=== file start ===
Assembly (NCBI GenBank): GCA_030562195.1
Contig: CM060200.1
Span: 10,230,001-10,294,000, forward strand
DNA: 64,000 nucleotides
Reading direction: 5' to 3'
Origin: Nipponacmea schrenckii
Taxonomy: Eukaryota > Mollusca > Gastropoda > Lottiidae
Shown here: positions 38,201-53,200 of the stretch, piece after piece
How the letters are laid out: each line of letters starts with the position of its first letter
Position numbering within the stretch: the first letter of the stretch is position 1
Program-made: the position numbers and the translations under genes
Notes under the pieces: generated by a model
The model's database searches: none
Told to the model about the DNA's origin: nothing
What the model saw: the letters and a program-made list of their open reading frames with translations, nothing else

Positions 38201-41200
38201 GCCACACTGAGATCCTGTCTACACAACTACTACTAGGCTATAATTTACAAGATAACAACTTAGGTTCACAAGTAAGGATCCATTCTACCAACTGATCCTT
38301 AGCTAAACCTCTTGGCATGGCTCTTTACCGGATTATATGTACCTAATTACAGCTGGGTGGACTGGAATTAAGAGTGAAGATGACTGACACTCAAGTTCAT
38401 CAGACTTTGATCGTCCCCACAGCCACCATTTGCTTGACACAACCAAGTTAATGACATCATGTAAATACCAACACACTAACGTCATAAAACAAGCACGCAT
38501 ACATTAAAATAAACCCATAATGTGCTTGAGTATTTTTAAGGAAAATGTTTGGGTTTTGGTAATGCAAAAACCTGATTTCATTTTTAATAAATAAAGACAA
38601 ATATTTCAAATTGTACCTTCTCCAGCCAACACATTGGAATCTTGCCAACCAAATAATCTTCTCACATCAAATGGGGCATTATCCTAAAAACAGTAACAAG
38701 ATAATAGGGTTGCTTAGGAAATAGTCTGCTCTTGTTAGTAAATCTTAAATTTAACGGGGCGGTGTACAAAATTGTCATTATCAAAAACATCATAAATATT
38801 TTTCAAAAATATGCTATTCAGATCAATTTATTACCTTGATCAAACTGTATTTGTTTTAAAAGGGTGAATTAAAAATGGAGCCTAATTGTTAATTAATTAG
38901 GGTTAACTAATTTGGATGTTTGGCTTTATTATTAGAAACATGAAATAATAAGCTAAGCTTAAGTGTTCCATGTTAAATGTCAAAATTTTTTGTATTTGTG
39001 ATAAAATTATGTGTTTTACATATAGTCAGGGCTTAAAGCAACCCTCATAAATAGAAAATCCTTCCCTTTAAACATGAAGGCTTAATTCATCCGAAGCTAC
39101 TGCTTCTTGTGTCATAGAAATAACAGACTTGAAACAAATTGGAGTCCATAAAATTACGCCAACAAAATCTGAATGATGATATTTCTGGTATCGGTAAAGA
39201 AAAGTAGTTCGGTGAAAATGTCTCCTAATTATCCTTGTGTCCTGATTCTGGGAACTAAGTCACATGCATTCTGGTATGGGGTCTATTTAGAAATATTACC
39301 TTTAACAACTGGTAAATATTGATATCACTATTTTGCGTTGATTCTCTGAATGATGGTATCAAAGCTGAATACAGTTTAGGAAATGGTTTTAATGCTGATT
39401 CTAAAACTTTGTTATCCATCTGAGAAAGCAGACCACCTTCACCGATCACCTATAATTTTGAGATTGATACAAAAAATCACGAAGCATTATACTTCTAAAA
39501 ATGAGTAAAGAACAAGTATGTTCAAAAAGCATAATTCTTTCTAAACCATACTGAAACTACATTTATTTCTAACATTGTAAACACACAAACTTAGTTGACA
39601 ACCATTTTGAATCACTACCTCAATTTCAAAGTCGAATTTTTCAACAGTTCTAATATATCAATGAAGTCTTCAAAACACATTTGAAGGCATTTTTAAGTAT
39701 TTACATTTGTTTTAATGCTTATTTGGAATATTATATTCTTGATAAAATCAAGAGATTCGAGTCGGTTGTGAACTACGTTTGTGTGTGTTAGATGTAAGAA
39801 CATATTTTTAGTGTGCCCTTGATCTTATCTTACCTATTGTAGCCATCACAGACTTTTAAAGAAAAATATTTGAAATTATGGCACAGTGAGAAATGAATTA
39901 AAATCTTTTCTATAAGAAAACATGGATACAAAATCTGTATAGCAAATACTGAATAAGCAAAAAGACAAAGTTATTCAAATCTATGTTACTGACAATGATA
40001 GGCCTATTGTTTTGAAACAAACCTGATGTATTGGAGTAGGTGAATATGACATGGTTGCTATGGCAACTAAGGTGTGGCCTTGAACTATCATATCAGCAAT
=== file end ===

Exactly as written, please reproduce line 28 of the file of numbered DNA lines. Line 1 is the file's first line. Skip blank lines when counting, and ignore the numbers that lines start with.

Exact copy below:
39301 TTTAACAACTGGTAAATATTGATATCACTATTTTGCGTTGATTCTCTGAATGATGGTATCAAAGCTGAATACAGTTTAGGAAATGGTTTTAATGCTGATT